skip to content

Darwin Correspondence Project

From William Henry Harvey   3 January 1857

Trin. Coll. Dublin

Jan. 3d. 1857.

My dear Sir

Your letter arrived during my absence in the Country at Xmas, and I only received it on my return to town this evening. 1 In reply to your query respecting the sexes of Algæ—the great majority with whose male & female organs I am acquainted are Monoecious in the Linnæan sense—but the different sexes are frequently placed in juxta position, within the walls of a common receptacle,—much in the same way as those of Euphorbia are brought within an involucre. In most of the Fucoideæ both spores & antheridia are found in each little cyst of the receptacle [DIAGRAM HERE] — But in some Cystoseiræ & Sargassa they occur in different cysts.— And other genera are truly Diœcious, such as Splachnidium, Durvillœa, Sarcophycus, Hormosira, & some others—& many Sargassa.— Cutleria multifida is a good example of a clearly diœcious plant.

I do not remember any invariably Diœcious Rhodosperm (or Floridea)—except perhaps some of the Callithamnia may be so. They are at least polygamous. You are, of course, aware of the double female system of the Florideæ—which is invariably dioecious—but I think the male is common to either kind of female. It is perhaps more common to find antheridia on individuals bearing “tetraspores”, than on those that bear “spores”.—

I am not acquainted with any instance of true hermaphroditism, such as occurs in flowers. The nearest approach to such is found in the Fuci, & in certain Dictyoteæ & Chordarieæ—

No doubt you are familiar with Thurets admirable papers on the Sexes of the Algæ, in various Vols. of An. des Sc. Nat.2 If not, you should look to them.

I am obliged by your kind congratulations on my return home.3 I hope we may see you at the Dublin meeting of Brit. Assn. this year, & that Hooker will be here too.4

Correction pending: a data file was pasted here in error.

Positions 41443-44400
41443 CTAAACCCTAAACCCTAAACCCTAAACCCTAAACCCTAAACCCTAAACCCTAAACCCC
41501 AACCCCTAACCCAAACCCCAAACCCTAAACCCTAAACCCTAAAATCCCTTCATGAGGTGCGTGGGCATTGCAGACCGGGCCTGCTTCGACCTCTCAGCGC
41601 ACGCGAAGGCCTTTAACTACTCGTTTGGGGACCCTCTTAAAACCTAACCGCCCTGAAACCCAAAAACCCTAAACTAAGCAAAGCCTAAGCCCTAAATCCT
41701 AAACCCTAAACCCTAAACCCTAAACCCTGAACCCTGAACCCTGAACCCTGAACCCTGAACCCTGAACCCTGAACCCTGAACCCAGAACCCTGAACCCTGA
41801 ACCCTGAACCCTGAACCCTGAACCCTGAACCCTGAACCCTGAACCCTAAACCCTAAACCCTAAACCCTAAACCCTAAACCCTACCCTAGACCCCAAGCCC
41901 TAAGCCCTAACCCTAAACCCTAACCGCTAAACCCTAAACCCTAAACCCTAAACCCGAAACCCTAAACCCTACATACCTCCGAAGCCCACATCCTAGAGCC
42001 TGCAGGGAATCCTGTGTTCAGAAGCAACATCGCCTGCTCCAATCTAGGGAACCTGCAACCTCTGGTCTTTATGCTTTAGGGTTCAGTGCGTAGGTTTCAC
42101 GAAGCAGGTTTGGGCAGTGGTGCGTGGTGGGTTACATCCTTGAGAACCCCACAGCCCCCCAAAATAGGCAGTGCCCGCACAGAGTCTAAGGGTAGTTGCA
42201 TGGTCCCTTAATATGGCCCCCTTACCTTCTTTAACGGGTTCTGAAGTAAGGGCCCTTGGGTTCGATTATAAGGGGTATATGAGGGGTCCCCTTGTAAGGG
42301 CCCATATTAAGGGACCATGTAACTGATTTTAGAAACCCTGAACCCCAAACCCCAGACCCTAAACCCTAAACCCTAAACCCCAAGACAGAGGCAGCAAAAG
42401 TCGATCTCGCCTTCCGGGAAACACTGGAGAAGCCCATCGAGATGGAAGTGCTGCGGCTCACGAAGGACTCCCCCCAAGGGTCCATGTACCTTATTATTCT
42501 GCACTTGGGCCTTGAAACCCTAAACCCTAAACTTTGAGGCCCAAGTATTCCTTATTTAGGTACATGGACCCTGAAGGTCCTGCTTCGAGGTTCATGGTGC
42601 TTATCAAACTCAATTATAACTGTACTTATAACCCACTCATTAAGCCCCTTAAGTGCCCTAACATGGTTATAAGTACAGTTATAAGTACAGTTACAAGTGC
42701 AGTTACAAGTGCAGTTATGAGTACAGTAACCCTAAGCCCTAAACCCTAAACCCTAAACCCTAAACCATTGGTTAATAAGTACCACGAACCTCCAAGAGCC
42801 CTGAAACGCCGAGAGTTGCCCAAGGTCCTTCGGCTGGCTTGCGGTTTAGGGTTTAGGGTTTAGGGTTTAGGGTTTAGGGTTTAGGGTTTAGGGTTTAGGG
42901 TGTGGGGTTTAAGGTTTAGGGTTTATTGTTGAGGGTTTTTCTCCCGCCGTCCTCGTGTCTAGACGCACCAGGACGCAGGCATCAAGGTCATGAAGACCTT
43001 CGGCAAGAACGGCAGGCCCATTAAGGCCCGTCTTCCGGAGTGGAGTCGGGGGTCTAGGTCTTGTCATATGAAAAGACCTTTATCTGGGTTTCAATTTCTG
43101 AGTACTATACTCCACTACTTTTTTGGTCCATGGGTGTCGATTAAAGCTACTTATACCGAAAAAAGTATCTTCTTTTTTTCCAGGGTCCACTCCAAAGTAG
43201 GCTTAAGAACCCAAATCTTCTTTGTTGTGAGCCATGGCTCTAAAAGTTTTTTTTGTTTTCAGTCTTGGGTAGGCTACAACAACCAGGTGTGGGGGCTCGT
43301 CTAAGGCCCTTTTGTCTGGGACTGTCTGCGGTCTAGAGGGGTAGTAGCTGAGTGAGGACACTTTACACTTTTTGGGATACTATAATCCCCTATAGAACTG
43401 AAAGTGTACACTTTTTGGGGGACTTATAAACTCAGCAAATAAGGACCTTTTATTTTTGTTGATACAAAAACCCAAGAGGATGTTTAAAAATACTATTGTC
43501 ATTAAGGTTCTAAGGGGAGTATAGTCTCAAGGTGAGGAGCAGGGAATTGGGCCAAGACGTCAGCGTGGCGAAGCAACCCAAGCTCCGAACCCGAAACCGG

Believe me | my dear Sir | very truly yours | W. H. Harvey.

CD annotations

crossed pencil
crossed pencil
Top of first page: ‘Ch. 3.’5 pencil


CD’s letter has not been found, but see letter to J. D. Hooker, 10 December [1856], in which CD mentioned his intention to write to Harvey concerning the separation of sexes in Algae.
CD had earlier asked Joseph Dalton Hooker for a copy of Gustave Thuret’s famous paper (Thuret 1854–5) on the sexual reproduction of Algae (letter to J. D. Hooker, 21 [May 1856]).
Harvey had recently returned from a three-year visit to Ceylon and Australia, during which he had made extensive collections of Algae and other botanical and marine invertebrate specimens (Memoir of W. H. Harvey … with selections from his journal and correspondence (London, 1869), pp. 244–312).
Neither CD nor Hooker attended the Dublin meeting of the British Association for the Advancement of Science, 26 August – 2 September 1857.
A reference to chapter 3, ‘On the possibility of all organic beings occasionally crossing’, of CD’s species book (Natural selection, pp. 35–91).


Natural selection: Charles Darwin’s Natural selection: being the second part of his big species book written from 1856 to 1858. Edited by R. C. Stauffer. Cambridge: Cambridge University Press. 1975.

Thuret, Gustave Adolphe. 1854–5. Recherches sur la fecondation des Fucacées, suivies d’observations sur les anthéridies des Algues. Annales des sciences naturelles (botanique) 4th ser. 2: 197–214; 3: 5–28.


Sexes of algae.

Letter details

Letter no.
William Henry Harvey
Charles Robert Darwin
Sent from
Trinity College, Dublin
Source of text
DAR 166: 115
Physical description
4pp †

Please cite as

Darwin Correspondence Project, “Letter no. 2035,” accessed on 24 November 2020,

Also published in The Correspondence of Charles Darwin, vol. 6